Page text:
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Under which conditions is it secure to publish an encryption of the secret key $s$ under itself in terms of an $RLWE_s(s)$ ciphertext? Because for some schemes this is (repeatedly) used in bootstrapping or key switching, it seems to be secure (or at least it is assumed to be so).

On the other hand, if multiple encryptions $RLWE_{s_i}(s_k)$ are published it seems to be critical that there is no ``cycle'', i.e., it is insecure to publish $RLWE_{s_1}(s_2), RLWE_{s_2}(s_3), \dots, RLWE_{s_k}(s_1)$ as indicated by https://eprint.iacr.org/2016/110.pdf

However, it is secure if the published encryptions are ``cycle-free''? Based on the example above, is it safe to publish $$ RLWE_{s_1}(s_2), RLWE_{s_2}(s_3), \dots, RLWE_{s_{k-1}}(s_k)? $$ How about all under the same key $$ RLWE_{s_1}(s_2), RLWE_{s_1}(s_3), \dots, RLWE_{s_1}(s_k)? $$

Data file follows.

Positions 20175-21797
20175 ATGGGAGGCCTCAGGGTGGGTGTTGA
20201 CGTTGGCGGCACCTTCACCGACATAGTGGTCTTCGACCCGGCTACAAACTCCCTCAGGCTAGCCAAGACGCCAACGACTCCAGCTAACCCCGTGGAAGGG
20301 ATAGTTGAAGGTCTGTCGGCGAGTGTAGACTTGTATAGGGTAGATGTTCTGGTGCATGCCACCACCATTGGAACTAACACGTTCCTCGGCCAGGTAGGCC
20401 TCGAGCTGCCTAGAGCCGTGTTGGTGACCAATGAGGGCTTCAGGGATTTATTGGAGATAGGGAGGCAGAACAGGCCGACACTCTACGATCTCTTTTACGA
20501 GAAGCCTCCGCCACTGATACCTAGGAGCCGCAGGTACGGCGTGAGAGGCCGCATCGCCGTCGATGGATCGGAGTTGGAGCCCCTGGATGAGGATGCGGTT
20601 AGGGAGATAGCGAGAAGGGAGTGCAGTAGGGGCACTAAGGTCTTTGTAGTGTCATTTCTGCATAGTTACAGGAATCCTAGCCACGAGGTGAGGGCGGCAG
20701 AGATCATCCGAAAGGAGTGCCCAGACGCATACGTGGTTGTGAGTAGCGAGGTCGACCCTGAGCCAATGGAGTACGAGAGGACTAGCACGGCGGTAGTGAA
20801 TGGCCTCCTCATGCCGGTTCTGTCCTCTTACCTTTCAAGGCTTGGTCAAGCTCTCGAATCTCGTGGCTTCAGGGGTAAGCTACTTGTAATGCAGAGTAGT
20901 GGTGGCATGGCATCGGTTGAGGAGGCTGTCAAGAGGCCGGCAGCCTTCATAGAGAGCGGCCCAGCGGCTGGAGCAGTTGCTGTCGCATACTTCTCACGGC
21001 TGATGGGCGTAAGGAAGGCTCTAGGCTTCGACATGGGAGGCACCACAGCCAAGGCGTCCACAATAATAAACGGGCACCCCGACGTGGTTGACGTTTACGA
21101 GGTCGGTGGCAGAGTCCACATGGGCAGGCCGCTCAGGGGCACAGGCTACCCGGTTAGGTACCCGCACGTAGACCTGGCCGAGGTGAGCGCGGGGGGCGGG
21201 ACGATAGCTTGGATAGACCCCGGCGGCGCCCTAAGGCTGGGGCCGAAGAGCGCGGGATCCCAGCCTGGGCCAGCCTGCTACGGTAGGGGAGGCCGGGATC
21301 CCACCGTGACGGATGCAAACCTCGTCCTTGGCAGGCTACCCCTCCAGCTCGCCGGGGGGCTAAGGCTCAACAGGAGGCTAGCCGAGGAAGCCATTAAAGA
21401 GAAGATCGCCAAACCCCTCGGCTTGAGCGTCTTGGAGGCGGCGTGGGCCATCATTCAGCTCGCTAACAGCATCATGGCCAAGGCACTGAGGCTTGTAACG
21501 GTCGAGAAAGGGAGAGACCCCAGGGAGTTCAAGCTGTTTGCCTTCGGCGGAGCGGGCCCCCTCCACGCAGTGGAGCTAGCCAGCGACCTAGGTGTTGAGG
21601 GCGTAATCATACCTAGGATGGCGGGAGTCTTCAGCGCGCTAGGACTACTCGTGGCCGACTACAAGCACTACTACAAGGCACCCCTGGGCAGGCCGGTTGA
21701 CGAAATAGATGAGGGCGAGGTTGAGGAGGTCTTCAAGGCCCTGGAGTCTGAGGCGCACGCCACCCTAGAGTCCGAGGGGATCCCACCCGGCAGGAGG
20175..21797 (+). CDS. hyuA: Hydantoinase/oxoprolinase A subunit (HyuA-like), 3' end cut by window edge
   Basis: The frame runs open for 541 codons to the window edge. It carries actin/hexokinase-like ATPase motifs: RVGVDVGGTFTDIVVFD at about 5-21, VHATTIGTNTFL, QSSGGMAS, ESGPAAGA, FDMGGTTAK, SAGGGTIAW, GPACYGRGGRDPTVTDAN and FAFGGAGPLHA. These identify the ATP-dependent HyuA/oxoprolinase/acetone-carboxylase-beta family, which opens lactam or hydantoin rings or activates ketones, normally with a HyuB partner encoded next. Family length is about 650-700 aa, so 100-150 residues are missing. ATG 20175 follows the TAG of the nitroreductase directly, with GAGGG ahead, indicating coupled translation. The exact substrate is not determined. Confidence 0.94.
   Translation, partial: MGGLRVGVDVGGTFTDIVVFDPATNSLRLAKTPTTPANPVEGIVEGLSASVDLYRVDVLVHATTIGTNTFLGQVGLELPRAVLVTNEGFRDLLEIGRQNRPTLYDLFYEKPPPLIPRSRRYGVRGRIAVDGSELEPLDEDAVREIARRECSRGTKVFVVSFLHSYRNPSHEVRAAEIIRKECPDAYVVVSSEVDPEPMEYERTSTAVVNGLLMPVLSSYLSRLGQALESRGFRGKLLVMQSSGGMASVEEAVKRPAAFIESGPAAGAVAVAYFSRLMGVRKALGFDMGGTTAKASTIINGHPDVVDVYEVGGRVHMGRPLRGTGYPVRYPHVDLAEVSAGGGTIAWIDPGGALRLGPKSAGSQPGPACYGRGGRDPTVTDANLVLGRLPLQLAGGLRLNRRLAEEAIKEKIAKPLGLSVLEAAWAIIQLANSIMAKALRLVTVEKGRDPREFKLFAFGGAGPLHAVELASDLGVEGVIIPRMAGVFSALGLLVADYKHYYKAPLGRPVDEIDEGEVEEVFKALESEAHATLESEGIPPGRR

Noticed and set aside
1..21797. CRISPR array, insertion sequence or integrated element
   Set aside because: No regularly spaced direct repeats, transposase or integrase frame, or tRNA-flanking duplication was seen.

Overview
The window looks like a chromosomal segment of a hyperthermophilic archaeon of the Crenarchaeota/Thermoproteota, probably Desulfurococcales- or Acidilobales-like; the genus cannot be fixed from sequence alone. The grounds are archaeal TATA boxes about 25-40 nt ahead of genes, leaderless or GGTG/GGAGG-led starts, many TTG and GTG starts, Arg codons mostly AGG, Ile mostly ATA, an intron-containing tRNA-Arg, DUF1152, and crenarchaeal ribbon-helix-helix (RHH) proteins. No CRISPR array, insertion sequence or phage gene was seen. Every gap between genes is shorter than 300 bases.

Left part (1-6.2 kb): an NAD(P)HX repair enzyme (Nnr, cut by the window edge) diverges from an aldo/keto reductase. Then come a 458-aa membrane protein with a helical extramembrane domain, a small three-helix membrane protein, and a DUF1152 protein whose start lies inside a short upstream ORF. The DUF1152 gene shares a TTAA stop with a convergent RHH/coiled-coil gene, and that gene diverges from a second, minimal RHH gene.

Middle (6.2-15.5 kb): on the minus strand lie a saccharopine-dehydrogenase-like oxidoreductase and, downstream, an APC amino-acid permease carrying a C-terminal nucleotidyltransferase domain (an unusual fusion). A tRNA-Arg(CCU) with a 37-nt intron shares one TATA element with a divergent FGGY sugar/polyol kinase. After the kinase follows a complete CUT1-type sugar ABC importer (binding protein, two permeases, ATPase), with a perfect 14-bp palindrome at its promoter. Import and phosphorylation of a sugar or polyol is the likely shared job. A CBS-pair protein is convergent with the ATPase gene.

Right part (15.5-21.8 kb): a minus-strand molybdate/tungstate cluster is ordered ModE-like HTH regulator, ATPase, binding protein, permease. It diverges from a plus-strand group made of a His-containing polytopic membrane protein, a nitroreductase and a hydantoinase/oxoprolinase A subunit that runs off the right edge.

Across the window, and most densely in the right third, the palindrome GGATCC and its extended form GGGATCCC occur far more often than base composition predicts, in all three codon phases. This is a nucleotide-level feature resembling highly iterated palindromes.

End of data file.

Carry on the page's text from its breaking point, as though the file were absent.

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Some schemes, like ACPS, are proven to be circular secure, i.e., they can encrypt sk under sk itself. But most of schemes just assume cicular security.

Also, notice that if the scheme is homomorphic, then assuming that you can publish Enc_sk(sk) implies you can publish Enc_sk(f(sk)) for all the functions the scheme can evaluate, so, you can construct the key-switching and bootstrapping keys with a standard circular security assumption.

Finally, notice that the paper you cited shows that there exists schemes that are not (k-cycle) circular secure. It does not mean that any scheme is circular insecure (actually, it is hard to construct schemes such insecure schemes. You can find some discussion about this here).

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